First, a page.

15. 15. Information can also be found on the Revenue Commissioners website at www.revenue.ie and at the HM Revenue & Customs website at www.hmrc.gov.uk Boxes ES1 and ES2 on your VAT return are used to record EC transactions. An EC VIES returns would also be required to be completed in respect of the EC supply of services. 2.14 Should I invoice in sterling or euro? The first point to note is that, from a technical point of view, VAT invoices can be expressed in a foreign currency but the corresponding figures should be shown in Euro. The invoice must also contain the actual VAT amount in Euro. • Land / Property related services. • Passenger transport. • Cultural / educational events. • Hire of means of transport. • ervice involving physical S performance. • Restaurant and catering services. For conversion purposes you should use the Central Bank rates which are published in the daily newspapers at the time of supply. IIt is possible to agree an alternative rate with the Revenue i.e. a calendar month exchange system. Please note the agreed method must then be used for all of your foreign currency transactions. Your Northern Ireland client may prefer to agree a price in sterling and pay you in sterling, so that they are not exposed to exchange rate fluctuations. If you want to facilitate your client, you might agree a sterling equivalent with your client, either on the invoice or as part of a separate contract or agreement. The The main exceptions relate to: A copy of the invoice must be kept to show the figures that were adopted. However please note that this is a highly complex area and you should seek professional advice specific to your own circumstances. If you provide services which are deemed to take place in the UK either through a branch or due to one of the above exceptions, the VAT registration threshold which applies to non UK establish persons is £1 and UK VAT registration will be required. I am based in Ireland and want to sell services into Northern Ireland type of service supplied and also the deemed place of supply. From 1 January 2010 there are two general place of supply rules depending on whether the customer is a business or a consumer. For the supply of services to UK businesses, the place of supply will be where the customer is based (i.e. Northern Ireland). The customer must then account for the VAT under the reverse charge mechanism i.e. the customer will charge themselves VAT on the goods they receive and provided that the goods are for the purpose of their taxable trade they will also be able to claim a deduction for this VAT. If the supply is to a consumer then the place of supply will be Ireland and Irish VAT must be charged. There are some exceptions to this general rule and you should seek professional advice regarding the place of supply for the service you provide. 19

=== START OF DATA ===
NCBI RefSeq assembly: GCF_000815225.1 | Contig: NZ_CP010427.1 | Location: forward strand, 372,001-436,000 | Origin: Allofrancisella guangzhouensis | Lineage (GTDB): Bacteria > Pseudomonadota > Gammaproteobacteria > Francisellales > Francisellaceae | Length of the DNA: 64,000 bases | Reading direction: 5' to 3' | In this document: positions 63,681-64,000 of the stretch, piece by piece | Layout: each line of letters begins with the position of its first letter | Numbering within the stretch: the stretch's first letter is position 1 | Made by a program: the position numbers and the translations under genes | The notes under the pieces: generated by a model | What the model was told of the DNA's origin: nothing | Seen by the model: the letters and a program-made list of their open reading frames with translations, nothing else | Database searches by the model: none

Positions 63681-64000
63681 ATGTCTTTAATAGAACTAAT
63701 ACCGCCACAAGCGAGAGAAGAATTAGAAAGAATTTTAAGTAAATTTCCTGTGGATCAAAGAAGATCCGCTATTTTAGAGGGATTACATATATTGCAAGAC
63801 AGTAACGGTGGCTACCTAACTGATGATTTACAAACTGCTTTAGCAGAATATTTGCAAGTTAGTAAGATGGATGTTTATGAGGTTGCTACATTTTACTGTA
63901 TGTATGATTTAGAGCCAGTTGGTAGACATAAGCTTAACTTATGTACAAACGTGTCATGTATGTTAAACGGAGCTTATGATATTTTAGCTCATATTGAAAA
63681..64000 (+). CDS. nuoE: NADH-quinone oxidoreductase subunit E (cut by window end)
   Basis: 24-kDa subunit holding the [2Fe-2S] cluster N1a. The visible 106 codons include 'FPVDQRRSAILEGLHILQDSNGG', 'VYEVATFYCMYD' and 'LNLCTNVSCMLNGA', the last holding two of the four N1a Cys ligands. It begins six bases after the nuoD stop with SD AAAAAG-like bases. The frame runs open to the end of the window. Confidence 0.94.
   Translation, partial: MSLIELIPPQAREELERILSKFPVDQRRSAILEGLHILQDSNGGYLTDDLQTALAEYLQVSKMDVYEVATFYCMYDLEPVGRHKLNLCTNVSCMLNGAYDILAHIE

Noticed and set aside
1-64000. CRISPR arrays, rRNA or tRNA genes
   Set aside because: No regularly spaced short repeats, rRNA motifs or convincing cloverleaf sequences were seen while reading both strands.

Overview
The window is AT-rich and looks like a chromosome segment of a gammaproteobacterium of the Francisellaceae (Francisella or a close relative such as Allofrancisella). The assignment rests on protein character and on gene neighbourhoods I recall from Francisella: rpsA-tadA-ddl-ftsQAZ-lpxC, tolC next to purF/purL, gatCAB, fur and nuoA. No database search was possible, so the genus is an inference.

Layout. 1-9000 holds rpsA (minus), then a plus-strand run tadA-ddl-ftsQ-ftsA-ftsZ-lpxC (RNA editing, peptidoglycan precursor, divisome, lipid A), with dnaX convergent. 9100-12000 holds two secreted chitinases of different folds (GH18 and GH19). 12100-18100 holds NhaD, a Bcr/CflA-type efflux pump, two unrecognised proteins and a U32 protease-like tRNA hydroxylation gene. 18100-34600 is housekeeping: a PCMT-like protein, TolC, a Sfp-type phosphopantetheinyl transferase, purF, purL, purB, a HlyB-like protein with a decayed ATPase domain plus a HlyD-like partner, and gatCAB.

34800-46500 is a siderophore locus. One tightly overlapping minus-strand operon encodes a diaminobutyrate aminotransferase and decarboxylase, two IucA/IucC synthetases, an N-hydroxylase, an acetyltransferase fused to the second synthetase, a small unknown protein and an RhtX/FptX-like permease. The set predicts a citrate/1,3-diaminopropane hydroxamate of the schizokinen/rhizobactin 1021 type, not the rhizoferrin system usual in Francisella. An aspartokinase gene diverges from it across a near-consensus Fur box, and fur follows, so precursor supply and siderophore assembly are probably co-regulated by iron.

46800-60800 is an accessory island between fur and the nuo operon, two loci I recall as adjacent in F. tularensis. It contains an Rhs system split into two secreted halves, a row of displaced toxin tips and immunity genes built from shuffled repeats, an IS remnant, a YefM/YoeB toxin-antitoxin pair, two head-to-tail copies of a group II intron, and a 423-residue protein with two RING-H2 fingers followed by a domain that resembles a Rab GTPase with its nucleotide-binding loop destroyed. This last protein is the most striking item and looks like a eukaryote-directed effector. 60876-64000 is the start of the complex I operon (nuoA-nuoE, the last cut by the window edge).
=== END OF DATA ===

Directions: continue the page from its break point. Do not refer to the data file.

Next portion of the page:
16. 16. disadvantage of this is that you then assume the exposure to exchange rate fluctuation. Some firms will state on their invoices that, should client companies wish to settle the invoice in sterling, they should contact their accounts department on the day of settlement to agree a suitable rate of exchange on that day. Do not forget to consider your own circumstances and whether or not it would suit you to receive sterling at a certain point in time. 2.15 Is it worthwhile opening a sterling account? Where you are making and receiving sterling payments, it is often advantageous to maintain a sterling bank account. This provides the ability to net currency payments against currency receipts, thus minimising the number of foreign exchange deals that you do. Every foreign exchange deal is subject to a ‘spread’ (the difference between the bank’s buying and selling prices), so the fewer deals you do the less ‘spread’ you pay. Where there is considerable bias towards payments or receipts, hence minimal netting, sterling account will provide an excellent audit trail and the ability to convert currency in larger amounts which are liable to attract a better rate of exchange. 2.16 How do I open a sterling account? The most convenient way to open a sterling account will be via your existing bankers as this will minimise the amount of documentation that you will be required to produce to meet legislative requirements. Your existing relationship manager will be familiar with your needs and may also be holding security or deeds to 20 facilitate overdraft or loan facilities which may be extendible to your new account. That said, there is nothing to stop you using another bank specifically for your foreign currency business and some account holders prefer to shop around and form a secondary banking relationship. Sterling accounts can be domiciled in Ireland without the need to approach a bank in Northern Ireland. 2.17 Can I protect myself against exchange rate fluctuation? Exchange rate risk is an important consideration and should always be actively managed. This is best done by netting payments and receipts. However amounts and timings rarely match exactly, so forward foreign exchange contracts can be used. A forward foreign exchange contract is a binding contract between two parties to buy or sell a specified amount of foreign currency at an agreed rate on or between a specified future date or dates. These contracts are offered by all the major banks and allow you to guarantee a future value for your sterling receipts, thus completely eliminating foreign exchange risk. It is prudent to compare the spot price (i.e. the exchange rate now) and the forward market price (i.e. the price that the bank will commit to offering you at a point in the future) before agreeing any deal. 2.18 How can I ensure I get paid? It is preferable to insist on “cash on delivery”. If you cannot get